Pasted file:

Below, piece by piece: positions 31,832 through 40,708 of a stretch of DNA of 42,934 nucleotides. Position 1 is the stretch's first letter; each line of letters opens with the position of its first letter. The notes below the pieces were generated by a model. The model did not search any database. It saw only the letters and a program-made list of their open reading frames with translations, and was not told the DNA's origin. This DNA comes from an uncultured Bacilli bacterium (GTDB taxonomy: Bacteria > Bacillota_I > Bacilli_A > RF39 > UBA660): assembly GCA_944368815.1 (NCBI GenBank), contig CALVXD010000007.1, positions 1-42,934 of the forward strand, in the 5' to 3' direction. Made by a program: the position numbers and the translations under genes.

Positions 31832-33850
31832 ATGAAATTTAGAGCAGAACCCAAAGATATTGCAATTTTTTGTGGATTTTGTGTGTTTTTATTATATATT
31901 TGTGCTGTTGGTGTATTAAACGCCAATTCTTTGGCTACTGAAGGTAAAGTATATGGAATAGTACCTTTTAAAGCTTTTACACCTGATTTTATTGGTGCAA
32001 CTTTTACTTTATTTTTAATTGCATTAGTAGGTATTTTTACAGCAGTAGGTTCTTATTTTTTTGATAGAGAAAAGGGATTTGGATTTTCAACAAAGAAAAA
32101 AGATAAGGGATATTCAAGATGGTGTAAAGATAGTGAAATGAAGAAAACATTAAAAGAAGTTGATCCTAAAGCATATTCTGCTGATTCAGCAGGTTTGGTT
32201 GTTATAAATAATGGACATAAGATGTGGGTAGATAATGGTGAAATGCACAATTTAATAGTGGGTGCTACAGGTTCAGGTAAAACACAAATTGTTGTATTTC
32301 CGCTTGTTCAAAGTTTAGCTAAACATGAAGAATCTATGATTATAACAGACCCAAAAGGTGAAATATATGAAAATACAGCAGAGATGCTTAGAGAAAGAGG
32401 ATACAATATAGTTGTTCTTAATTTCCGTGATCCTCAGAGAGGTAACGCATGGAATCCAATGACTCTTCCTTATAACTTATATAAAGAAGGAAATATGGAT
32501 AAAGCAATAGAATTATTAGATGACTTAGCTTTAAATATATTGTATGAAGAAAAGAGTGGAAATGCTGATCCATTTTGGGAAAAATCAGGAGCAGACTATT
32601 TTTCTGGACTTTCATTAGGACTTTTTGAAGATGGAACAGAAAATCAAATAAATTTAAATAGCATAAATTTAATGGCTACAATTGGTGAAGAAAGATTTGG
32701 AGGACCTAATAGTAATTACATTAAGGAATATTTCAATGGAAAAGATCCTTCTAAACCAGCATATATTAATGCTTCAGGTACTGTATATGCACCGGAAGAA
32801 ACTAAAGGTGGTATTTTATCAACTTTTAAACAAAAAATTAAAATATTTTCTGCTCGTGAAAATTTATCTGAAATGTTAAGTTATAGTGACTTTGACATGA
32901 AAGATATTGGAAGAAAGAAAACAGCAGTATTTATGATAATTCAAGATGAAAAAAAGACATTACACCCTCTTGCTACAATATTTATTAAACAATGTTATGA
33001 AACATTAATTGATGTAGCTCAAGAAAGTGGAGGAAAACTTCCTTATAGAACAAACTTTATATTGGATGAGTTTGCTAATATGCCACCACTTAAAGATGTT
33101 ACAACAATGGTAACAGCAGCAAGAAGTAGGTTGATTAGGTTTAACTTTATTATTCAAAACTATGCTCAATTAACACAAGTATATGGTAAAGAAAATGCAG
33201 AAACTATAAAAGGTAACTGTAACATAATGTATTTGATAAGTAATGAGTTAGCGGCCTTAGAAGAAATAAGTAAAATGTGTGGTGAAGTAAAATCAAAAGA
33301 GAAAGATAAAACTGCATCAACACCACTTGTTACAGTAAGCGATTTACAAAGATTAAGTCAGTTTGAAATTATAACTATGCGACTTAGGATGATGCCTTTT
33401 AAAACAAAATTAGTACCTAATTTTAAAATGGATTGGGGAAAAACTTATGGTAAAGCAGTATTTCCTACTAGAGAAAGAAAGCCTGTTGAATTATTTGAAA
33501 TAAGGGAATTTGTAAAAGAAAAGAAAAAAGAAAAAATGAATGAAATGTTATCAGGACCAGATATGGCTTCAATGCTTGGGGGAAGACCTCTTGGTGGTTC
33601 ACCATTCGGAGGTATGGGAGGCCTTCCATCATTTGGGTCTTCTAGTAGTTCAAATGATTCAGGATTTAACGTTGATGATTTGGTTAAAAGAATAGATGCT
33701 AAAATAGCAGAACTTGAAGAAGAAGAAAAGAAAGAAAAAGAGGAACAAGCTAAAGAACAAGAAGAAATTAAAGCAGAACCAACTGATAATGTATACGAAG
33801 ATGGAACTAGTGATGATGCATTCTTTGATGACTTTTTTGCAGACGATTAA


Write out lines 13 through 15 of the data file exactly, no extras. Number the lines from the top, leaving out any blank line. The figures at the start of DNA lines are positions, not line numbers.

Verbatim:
32801 ACTAAAGGTGGTATTTTATCAACTTTTAAACAAAAAATTAAAATATTTTCTGCTCGTGAAAATTTATCTGAAATGTTAAGTTATAGTGACTTTGACATGA
32901 AAGATATTGGAAGAAAGAAAACAGCAGTATTTATGATAATTCAAGATGAAAAAAAGACATTACACCCTCTTGCTACAATATTTATTAAACAATGTTATGA
33001 AACATTAATTGATGTAGCTCAAGAAAGTGGAGGAAAACTTCCTTATAGAACAAACTTTATATTGGATGAGTTTGCTAATATGCCACCACTTAAAGATGTT